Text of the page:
Arboriculture - (15 credits)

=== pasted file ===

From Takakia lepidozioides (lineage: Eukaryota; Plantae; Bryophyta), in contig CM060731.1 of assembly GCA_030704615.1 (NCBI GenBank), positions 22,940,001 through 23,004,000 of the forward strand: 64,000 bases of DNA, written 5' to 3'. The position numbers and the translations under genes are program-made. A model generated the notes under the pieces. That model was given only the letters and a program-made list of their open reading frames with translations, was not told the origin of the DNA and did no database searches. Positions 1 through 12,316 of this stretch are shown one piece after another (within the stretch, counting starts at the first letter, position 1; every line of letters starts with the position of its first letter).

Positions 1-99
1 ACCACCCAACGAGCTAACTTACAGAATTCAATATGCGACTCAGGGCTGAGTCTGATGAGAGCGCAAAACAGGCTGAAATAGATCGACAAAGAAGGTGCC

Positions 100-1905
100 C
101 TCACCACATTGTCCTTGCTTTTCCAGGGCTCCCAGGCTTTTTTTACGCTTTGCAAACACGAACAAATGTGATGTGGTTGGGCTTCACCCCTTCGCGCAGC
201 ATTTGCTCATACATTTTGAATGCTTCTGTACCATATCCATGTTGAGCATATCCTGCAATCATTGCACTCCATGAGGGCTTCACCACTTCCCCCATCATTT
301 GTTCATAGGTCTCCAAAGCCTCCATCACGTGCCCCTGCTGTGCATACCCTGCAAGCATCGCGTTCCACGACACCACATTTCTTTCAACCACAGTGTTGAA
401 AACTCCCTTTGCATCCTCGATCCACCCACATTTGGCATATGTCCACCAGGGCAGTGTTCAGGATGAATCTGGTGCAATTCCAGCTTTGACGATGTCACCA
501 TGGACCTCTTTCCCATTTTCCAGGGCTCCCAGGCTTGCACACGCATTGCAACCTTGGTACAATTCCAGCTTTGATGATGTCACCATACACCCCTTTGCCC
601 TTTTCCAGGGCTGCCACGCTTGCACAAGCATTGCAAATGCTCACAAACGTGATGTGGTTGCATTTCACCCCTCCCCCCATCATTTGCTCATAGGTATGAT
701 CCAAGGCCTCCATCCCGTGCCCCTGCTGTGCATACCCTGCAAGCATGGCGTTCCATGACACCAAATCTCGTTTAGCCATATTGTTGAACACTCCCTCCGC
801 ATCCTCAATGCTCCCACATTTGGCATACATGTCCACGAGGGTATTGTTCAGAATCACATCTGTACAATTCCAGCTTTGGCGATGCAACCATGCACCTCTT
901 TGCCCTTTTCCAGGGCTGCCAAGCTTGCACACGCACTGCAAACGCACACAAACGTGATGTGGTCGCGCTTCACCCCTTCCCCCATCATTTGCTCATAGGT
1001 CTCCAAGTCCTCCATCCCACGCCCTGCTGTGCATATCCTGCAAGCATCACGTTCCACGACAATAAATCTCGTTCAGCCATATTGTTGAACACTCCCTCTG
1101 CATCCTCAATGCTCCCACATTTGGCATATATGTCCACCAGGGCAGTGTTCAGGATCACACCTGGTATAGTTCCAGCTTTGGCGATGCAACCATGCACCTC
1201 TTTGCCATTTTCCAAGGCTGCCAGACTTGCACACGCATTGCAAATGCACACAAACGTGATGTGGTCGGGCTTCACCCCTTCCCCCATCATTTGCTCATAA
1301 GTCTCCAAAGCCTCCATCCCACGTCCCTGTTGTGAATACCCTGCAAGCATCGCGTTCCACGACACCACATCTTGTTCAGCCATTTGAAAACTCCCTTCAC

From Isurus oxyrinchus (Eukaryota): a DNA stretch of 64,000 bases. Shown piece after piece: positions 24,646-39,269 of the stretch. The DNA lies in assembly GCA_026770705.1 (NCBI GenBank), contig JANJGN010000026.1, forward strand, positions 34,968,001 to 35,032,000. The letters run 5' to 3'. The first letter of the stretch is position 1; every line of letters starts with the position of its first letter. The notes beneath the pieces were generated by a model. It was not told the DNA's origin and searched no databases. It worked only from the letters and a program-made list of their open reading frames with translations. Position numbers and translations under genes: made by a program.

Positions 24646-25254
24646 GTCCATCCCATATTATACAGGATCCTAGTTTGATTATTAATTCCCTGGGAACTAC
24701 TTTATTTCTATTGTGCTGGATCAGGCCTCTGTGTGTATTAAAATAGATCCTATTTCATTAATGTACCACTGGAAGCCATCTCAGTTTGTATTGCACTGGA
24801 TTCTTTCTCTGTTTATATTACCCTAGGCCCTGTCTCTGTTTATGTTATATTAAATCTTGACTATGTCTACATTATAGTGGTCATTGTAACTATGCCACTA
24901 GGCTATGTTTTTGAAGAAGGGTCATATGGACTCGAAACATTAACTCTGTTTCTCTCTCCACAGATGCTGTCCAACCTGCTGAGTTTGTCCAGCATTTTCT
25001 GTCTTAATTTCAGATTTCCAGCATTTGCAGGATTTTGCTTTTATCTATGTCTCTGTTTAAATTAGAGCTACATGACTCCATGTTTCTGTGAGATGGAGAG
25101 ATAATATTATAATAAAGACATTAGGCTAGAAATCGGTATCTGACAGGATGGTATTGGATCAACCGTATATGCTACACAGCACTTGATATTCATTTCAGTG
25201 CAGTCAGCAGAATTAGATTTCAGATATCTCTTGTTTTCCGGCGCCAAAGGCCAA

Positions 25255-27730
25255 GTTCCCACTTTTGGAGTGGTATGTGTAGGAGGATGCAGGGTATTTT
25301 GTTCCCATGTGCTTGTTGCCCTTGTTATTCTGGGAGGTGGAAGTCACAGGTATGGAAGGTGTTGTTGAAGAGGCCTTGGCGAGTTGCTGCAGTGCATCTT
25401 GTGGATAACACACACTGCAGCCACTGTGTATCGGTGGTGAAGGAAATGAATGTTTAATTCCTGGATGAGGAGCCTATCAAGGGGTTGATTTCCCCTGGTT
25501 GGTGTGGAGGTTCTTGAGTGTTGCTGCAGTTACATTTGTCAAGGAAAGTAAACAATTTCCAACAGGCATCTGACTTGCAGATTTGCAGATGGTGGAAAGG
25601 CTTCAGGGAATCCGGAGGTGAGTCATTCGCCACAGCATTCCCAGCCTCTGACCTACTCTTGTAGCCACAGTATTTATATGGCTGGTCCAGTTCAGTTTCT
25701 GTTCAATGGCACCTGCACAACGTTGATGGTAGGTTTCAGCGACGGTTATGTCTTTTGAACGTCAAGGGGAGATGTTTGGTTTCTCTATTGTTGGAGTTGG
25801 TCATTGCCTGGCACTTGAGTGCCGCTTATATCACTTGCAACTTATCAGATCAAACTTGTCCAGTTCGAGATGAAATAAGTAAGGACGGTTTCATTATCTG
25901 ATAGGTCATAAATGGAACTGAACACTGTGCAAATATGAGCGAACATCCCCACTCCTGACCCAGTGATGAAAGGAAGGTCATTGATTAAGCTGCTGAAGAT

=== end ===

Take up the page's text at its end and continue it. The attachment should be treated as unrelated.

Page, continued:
Trees are some of the most noticeable and important elements of any landscape, and are the biggest plants that horticulturists are responsible for the care of. They are also some of the longest living of all plants and their size, longevity imbues them with a cultural and historic importance that is unique within both natural and landscape settings. Many trees however, are threatened, by climatic changes, changes to their setting as urban development continues, and perhaps most immediately by the spread of new and sometimes catastrophic pests and diseases. Managing trees then, especially given the demands of modern urban environments can prove challenging. It is not only the physical pressures of city life that need controlling however, as for the modern arboriculturist, managing the ‘politics of trees’ can be almost as demanding as keeping them alive and healthy. In this module then, students are introduced to the most fundamentally important aspects of tree care and maintenance with particular emphasis placed upon the legal, cultural and social responsibilities that this involves. Students learn how to recognize tree species and to assess the health and wellbeing of trees growing in a variety of landscape settings. The module emphasizes the importance of a ‘whole life strategy’ approach, considering the management requirements from planting through to the death or removal of a tree in a landscape situation. The importance of accurate data collection is central to this study, as is an understanding of how this can be used to develop best practices in the current and future management of trees. The legal framework that relates to tree care is considered throughout the module, as is health and safety relating to both the management and ownership of trees.